Following Mickey are two minifigures; Peter Pan and Tinkerbell. Peter is in his iconic outfit and comes with nicely molded hair, ears, and a hat piece to make him look just right. He also holds a telescope to keep an eye out for the seas ahead. But the real star of the set is Tinkerbell. She has exquisite butterfly wings for a back piece as well as a balloon to hold on to. This is a different version of this character from the one in the much larger and more expensive #71040 LEGO Disney Castle set, and is much more affordable.
Next up is the Sheriff himself, Woody from Toy Story. His hat is interesting as it has a lot of texture along the brim and hair moulded into the hat. It is also tilted at a jaunty angle, which can look a little odd when you first put it on his head. He comes with a guitar to sing an old west camp song. The only odd thing is that Woody has normal minifigure legs. Previous versions had extra-long legs, so his proportions can feel a bit off.
The next building phase brings us Moana. While we have gotten Moana mini-dolls in previous sets, this is the first time she appears as a regular minifigure. Her accessory is an oar.
Finally, we get Minnie Mouse, who is waiting for the train with some tasty treats. Like Mickey, she has a fully molded head, and she also gets a removable bow. Her skirt is cloth and may take some arranging so it can drape appropriately. She holds a balloon as an accessory.
All in all, this is a solid cast of characters. In order to give a little perspective, a LEGO Collectible Minifigure costs $5 each. This batch is pretty close to the uniqueness you can find when it comes to characters and/or prints. So that means roughly $30 of this $40 set are the minifigures. I won’t say these minifigures are as special as the ones from the LEGO Collectible Minifigure series, but I do believe this is where most collectors will find value in this set.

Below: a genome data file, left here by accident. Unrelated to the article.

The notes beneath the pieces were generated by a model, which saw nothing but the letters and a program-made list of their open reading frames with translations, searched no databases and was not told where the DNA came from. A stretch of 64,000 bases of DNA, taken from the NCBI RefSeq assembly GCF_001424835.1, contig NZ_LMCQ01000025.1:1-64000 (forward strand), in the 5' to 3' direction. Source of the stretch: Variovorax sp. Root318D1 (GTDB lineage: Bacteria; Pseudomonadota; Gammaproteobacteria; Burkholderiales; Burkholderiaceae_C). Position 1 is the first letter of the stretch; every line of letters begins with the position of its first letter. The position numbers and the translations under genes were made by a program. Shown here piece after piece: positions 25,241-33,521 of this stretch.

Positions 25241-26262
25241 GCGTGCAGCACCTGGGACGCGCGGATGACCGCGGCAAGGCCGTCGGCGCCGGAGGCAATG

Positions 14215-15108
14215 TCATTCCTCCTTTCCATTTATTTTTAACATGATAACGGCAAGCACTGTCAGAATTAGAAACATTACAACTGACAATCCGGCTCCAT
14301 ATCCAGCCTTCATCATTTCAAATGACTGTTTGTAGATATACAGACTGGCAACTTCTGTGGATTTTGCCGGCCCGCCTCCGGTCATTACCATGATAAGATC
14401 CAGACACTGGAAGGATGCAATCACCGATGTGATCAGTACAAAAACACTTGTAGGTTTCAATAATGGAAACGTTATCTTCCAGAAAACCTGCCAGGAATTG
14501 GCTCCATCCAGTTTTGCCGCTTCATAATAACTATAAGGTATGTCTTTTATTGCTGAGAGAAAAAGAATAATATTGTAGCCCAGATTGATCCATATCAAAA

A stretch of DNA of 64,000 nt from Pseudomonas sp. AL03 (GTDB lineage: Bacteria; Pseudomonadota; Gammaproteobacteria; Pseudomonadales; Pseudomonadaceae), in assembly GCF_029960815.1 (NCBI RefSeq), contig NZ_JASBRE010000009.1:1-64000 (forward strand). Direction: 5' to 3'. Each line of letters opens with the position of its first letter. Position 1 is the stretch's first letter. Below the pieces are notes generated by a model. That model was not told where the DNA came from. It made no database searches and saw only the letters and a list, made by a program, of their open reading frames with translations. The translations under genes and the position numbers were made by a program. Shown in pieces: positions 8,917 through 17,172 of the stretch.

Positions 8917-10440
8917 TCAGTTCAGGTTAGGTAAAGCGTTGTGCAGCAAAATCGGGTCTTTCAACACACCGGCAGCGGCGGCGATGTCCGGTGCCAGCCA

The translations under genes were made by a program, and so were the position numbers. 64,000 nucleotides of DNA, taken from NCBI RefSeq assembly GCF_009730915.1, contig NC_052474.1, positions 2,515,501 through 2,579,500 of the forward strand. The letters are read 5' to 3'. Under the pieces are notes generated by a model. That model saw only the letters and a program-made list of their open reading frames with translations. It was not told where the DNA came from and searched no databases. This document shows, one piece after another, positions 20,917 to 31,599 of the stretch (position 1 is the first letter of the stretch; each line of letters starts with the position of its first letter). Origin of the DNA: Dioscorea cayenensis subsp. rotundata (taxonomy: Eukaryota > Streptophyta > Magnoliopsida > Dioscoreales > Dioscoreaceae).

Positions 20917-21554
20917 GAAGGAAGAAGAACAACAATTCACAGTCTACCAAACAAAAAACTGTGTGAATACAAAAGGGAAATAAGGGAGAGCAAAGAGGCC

LEGO DISNEY CELEBRATION TRAIN – THE BUILD
The builds in this model are simple and quick. Of course, that is kind of the point. They are meant for the youngest builders just about ready to move from LEGO DUPLO into the regular LEGO System. As such, it is not the “how” this is built, but more of the interesting parts and presentation of the set.
For starters, there is a Mickey Mouse head silhouette piece on the front of the train and on top of the arch behind Minnie mouse. This is a smooth tile that is two plates thick with an interesting shape. You also get a number of printed elements.
On the train engine, there is a 2×4 brick with printing on the long sides, additionally, the printed cloth sail for Peter Pan is also new. It’s interesting that one of the crossed bones is actually a hook. And of course, the “Sherriff” sign for Woody is printed on a nice 2×6 tile.